Regardless of when you are allowed to address your workforce, you will be at a huge disadvantage in trying to ascertain what issues were discussed and what distortions were made about you and your company. Since you will not be able to rely on your employees to be completely forthright about their discussions with union organizers, you will be up against overwhelming odds trying to convince your employees that the union may not be a quality alternative.

2. Binding Arbitration on First Contracts.

Under EFCA, if an employer were unable to reach an agreement within a set time frame (TBD) the issue would be ruled on by an arbitrator appointed by the federal government. No big deal, right? Wrong. Bear in mind that the President has recently announced his intention to nominate two union attorneys to become board members of the NRLB. Both nominees are long-time labor lawyers and senior members of the SEIU and the AFL-CIO. [fn 6]

Also take note that the President will have the ability to: 1. Appoint three individuals from his party to the staggered terms of the Board; 2. Designate one of them to be the Chairman; and 3. Nominate the General Counsel. If these appointments are confirmed by the Senate, there will be a Democratic majority on this powerful labor board for the first time in many years.

This of course would be advantageous to union organizers - and harmful for you. Union negotiators could slow down the process causing a stalemate in negotiations, which would lead to the mandatory intervention of the arbitrator. Unfortunately for you, this individual would have little or no experience in your particular business and has no incentive to ensure that your company is treated fairly. Moreover, the appointee will not be accountable for any mistakes or errors in judgment that would be part of a binding resolution.

Currently, and throughout our history, both labor and management have used certain options at their disposal in order to gain leverage and win concessions the most common of which are strikes called by the union and lockouts imposed by the employer. If EFCA is passed into law, then both the company and the union (employees) will be forced to accept terms and conditions that may or may not be in the best interest of all concerned. You (and your employees) should understand that your company is at the mercy of an arbitrator once negotiations come to a halt.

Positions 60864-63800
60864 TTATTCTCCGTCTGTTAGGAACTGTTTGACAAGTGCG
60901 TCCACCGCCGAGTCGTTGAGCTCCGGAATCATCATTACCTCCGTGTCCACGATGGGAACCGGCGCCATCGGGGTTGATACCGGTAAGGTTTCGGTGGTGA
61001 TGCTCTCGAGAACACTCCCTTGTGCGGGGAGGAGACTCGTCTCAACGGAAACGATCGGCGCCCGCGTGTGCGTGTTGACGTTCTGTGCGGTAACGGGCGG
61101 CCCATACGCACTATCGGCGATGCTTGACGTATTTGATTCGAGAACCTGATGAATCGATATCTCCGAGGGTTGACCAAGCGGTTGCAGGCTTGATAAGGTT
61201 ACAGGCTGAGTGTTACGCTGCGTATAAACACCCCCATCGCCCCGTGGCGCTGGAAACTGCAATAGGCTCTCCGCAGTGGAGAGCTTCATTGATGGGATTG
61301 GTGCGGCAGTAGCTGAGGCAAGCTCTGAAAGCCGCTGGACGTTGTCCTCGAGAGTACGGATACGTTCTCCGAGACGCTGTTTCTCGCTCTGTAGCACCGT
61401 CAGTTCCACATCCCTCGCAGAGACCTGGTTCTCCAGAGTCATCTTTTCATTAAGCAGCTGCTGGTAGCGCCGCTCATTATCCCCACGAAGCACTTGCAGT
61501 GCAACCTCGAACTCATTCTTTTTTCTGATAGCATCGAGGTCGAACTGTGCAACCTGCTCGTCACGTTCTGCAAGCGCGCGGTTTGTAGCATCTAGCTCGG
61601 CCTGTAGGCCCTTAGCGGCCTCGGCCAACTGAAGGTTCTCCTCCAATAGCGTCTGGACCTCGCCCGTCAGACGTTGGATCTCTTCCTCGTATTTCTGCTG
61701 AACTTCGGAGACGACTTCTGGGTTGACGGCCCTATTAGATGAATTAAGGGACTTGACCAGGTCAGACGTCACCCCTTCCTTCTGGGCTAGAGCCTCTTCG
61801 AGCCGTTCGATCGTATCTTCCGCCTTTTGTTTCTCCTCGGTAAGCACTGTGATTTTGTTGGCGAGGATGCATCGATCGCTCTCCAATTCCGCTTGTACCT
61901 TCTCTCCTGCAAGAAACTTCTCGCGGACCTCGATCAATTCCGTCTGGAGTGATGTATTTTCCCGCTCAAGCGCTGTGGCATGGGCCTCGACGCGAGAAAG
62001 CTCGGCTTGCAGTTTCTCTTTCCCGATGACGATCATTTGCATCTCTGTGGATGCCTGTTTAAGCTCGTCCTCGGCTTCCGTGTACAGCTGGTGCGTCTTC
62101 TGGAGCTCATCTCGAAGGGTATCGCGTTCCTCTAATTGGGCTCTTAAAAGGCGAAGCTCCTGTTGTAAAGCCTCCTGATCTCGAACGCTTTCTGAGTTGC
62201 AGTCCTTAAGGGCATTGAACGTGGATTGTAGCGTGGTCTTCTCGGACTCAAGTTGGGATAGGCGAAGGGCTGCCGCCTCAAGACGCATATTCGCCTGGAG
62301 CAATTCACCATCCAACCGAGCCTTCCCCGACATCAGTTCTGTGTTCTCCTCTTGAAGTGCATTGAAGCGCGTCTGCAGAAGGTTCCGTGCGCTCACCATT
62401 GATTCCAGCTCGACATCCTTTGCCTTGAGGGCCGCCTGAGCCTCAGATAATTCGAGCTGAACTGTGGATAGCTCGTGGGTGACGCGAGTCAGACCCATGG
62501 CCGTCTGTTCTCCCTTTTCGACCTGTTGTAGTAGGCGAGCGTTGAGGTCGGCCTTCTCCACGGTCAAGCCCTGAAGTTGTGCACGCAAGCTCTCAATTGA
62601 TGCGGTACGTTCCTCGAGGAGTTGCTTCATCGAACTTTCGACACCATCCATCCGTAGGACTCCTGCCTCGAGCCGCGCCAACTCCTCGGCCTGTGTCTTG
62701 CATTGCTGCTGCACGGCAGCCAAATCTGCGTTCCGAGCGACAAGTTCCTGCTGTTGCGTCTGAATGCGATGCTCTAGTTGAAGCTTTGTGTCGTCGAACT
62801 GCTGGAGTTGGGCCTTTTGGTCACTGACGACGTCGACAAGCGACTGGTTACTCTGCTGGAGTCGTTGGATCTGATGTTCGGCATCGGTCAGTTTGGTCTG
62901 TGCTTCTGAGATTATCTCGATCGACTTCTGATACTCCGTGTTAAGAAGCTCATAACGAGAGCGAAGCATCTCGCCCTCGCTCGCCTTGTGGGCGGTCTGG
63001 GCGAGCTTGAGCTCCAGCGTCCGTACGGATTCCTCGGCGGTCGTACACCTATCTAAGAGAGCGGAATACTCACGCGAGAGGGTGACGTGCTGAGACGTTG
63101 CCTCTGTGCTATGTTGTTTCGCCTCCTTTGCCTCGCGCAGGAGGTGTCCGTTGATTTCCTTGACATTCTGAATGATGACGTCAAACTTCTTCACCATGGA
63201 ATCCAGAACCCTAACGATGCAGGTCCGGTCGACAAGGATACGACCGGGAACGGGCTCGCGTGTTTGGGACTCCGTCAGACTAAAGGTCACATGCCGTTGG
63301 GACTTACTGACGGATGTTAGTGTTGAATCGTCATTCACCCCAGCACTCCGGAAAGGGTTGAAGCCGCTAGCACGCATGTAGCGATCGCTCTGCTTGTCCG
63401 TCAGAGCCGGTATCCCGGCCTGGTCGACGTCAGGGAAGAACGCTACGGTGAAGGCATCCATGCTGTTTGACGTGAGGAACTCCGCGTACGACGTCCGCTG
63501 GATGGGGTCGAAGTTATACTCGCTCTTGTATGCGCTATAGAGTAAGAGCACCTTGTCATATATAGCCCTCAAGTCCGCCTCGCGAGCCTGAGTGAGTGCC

3. Increased Penalties Against Employers.

EFCA would impose significantly harsher penalties on employers found to be in violation of the NLRA. Employers who discharge an employee in violation of the NLRA while union organizing activity or bargaining for an initial contract is taking place would be liable for back pay/damages under the new law. EFCA would also impose a civil penalty of up to $20,000 for each unfair labor practice willfully or repeatedly committed by an employer during such times, in addition to any make-whole remedy already available under the NLRA. The difference? EFCA will not impose similar penalties upon unions found to have committed similar ULP's against you.

This proposal is designed to instill fear in the minds of small business owners. The mere chance that a company could commit an Unfair Labor Practice (ULP) [fn 7] and face substantial fines would be enough to cause any owner to surrender to union demands.

What You SHOULD Do

First, sit down with your management team and develop a comprehensive action plan. The type of plan you design will depend largely on the size and nature of your business; your venue (are you an "at will" state); your company history; and your ability (especially financial) to ward off a union campaign. If you have the means, create a "task force" comprised of senior managers selected from various departments to include IT, payroll & finance and of course, human resources. It is suggested that you do not include those "supervisors" who could eventually be reclassified under RESPECT.

Once you have your team in place, develop a position statement and disseminate it throughout your company. Ensure that this statement clearly defines WHY the company is confident a union is not in the best interest of all concerned. Depending on what bills are eventually passed, this publication may be your only opportunity to state your position to your employees. Make every assumption that your company is being targeted by union officials and the goal of your team is to make every reasonable and legal effort to prevent this from occurring. Bear in mind that if EFCA passes, the unions will begin targeting those companies that are the most vulnerable and any sign of weakness will surface.

What You Should NOT Do

By all means, refrain from any act that could be alleged to be a ULP. Examples of those actions can include, but not be limited to: Threatening employees with loss of jobs or benefits if they join a union; promising benefits to employees to discourage union support; transferring, laying off, terminating or assigning employees more difficult work tasks because they engaged in union activity.